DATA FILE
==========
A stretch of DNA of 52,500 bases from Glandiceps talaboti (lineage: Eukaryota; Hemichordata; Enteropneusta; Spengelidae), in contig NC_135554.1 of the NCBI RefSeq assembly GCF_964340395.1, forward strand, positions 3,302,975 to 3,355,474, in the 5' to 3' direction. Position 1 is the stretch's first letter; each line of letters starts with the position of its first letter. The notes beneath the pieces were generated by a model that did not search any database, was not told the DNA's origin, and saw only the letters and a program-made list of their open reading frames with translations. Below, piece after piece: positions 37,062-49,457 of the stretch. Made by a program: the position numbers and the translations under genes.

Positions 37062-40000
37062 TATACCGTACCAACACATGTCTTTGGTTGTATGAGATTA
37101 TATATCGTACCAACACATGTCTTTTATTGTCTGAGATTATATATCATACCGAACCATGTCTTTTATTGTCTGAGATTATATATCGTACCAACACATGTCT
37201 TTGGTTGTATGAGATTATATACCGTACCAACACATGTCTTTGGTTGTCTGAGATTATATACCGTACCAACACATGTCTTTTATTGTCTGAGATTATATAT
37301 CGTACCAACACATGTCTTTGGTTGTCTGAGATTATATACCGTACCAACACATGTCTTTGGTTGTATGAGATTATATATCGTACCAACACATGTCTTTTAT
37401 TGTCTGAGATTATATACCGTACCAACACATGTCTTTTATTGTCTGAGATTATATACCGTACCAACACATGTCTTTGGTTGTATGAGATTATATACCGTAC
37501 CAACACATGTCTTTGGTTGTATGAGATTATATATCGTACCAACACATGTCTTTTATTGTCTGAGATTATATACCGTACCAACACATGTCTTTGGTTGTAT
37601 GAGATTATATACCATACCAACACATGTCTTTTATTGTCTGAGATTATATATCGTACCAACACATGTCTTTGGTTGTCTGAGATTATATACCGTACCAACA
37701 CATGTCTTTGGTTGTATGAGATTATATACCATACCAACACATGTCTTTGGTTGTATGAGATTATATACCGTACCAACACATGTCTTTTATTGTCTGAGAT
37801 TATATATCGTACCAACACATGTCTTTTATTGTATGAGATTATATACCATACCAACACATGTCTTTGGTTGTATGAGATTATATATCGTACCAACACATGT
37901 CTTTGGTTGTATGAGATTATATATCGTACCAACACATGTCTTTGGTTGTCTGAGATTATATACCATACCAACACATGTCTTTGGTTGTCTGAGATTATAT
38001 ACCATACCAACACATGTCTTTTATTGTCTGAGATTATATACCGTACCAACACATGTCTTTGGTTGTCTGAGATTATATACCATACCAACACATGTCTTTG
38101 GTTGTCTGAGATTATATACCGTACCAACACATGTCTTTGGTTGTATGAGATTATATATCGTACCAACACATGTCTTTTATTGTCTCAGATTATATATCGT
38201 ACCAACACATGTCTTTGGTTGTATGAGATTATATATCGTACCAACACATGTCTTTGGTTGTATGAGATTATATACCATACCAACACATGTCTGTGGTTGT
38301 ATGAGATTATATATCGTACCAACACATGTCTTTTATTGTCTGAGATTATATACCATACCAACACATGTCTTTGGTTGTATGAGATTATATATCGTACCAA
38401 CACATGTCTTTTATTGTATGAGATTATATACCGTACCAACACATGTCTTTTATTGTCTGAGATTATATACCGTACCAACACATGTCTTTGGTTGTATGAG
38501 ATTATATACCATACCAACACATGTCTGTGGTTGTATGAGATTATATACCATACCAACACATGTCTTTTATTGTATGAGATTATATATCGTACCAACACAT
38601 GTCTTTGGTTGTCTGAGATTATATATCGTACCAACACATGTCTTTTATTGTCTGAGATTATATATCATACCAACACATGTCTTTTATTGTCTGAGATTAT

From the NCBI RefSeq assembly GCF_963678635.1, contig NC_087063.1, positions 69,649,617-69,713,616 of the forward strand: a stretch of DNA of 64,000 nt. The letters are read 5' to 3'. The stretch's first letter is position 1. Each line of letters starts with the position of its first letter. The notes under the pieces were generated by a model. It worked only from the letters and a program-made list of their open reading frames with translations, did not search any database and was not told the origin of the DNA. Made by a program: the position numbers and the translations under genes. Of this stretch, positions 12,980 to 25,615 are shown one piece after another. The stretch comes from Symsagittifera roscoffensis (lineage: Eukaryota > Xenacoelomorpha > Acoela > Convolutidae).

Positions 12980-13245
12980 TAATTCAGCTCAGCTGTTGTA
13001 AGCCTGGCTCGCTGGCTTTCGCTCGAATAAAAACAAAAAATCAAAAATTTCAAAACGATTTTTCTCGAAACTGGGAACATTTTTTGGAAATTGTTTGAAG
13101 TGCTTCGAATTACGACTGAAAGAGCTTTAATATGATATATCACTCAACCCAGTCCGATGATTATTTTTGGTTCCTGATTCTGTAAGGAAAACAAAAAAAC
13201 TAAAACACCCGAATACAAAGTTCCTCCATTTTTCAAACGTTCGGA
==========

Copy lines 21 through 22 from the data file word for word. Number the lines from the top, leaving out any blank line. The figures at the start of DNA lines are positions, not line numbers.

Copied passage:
Positions 12980-13245
12980 TAATTCAGCTCAGCTGTTGTA